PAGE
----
12 Questions to Ask a Breeder


If you are looking to purchase a puppy here are

12 Questions to Ask a Breeder
(Condensed from Dog Fancy Magazine)

1. How long have you been involved with the breed?

It's important that the breeder knows a lot about the breed and it shouldn't be someone that just takes two of their dogs and breeds them together. Ask if the breeder belongs to a breed club or canine association that sets standards for breeders.

2. Do you show or trial your dogs? What titles do your dogs have?

The parents of your new puppy should have show, obedience or other titles. These demonstrate the commitment the breeder has toward improving the breed. Most breeders are happy to brag about their dogs.

3. Why did you breed these two dogs?

Reputable breeders strive to improve their breed. They may talk about improving certain conformation of one dog with another or may say that this is a repeat breeding, and they really liked the dogs out of the previous breeding. Good breeders don't breed solely for financial gain. Ask why they chose the stud dog. Reputable breeders may own a stud dog but chose a different stud dog because it had qualities they were looking to introduce into their lines.

4. Do you breed to the ANKC Breed Standard?

While some breeds have a leeway on size or colour, the breeder should not be breeding unusually large or small dogs or disqualifying colours. Read the breed standard and understand it. Know the standard before buying a puppy. (Refer Dogs NSW website for more information)

5. How many Litters do your dogs have each year?

Most reputable breeders don't encourage multiple litters. A good breeder strives for quality, not quantity. The State governing body would frown on more than one litter a year.

6. How old are the puppies parents?

Most dogs and bitches are not mature until two years old. A good breeder will wait until then before breeding them. Only an ignorant breeder will breed their dogs too young.

7. Can I see the parents of the pups? Can you tell me about the dogs in the pedigree?

Good breeders know the puppies ancestry and should have good documentation. They can usually tell you stories about the puppies parents, grandparents, cousins and other relatives. They can usually discern personality and conformation types at a very early age and advise you on the puppy to pick.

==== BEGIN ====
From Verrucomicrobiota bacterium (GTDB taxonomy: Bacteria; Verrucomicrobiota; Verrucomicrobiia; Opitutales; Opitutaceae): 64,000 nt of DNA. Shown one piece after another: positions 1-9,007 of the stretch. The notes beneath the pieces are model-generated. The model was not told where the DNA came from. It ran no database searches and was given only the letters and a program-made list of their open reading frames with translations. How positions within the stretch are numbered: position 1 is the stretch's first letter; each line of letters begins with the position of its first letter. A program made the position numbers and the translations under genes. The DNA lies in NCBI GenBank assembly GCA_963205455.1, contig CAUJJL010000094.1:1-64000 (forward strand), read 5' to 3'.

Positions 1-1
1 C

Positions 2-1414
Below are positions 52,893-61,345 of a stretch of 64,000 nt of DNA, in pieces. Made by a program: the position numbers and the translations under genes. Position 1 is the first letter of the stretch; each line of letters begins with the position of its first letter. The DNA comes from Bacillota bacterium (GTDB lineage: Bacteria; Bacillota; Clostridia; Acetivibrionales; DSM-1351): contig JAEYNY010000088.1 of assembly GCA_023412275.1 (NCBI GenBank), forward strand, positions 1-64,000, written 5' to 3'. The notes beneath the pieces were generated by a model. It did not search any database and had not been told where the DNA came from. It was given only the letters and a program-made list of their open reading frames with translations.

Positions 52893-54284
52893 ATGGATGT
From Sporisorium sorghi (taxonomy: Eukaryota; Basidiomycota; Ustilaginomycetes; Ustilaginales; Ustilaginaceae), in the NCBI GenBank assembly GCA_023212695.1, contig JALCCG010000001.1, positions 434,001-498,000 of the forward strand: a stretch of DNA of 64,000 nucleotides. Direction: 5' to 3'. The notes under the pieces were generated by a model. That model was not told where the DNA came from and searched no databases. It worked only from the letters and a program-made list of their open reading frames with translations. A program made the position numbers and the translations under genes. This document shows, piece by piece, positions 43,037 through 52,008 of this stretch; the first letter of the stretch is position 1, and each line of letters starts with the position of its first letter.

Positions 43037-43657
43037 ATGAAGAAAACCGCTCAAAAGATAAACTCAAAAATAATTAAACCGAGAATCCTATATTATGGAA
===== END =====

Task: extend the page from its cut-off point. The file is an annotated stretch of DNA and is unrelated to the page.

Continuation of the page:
8. Do you screen for Hereditary Diseases?

Some breeds are predisposed to certain genetic diseases and certification is advisable. If a breeder tells you that they don't need to check for hereditary problems because they are rare in this breed, don't believe them. Most purebreds have some incidence of genetic diseases or hereditary problems. Some diseases can be screened for; others cannot. Good breeding practices reduce your puppy's chances of disease.

9. Do you offer a guarantee?

The guarantee usually offers compensation of another puppy or a refund. Sometimes the guarantee includes conditions, but they should be easily be met by the new owners. Many reputable breeders want first right of refusal. This means that the breeder will take the puppy back at any age if you no longer want it. Responsible breeders don't want their pups abandoned or in a shelter. Most will want to stay in touch and want to know how the pup is doing.

10. What do I need to know to bring the puppy home? (Vaccinations, food etc.)

Pups should not leave the breeder before 8 weeks. Puppies need that time to socialize and learn basic lessons from their mother. All puppies need vaccinations to protect them from diseases such as parvovirus, distemper etc. Puppies require special nutrition for growth. Ask if the breeder will provide a food sample when the puppy is ready to leave. You should gradually introduce the pup's new food slowly.

11. Do you have a contract? Can I see it, can I see the parents papers before I purchase?

The contract - a bill of sale between you and the breeder will specify guarantees between you and the breeder. Some breeders require the owner to take the puppy to obedience training or to spay or neuter it. A pup may also be sold 'on breeders terms' which means that the pup is of show quality and the breeder would like a stud or litter when the pup is old enough.

12. Can you provide references?

Breeders should be able to provide references from previous buyers and other breeders familiar with their practices. Most breeders will encourage you to look at other breeders' dogs to gain a better understanding of the breed. Most importantly, breeders should honestly tell you the breed's positives and negatives.


Contact Details

President - Jane Jackson
Sydney, NSW, Australia
Email : [email protected]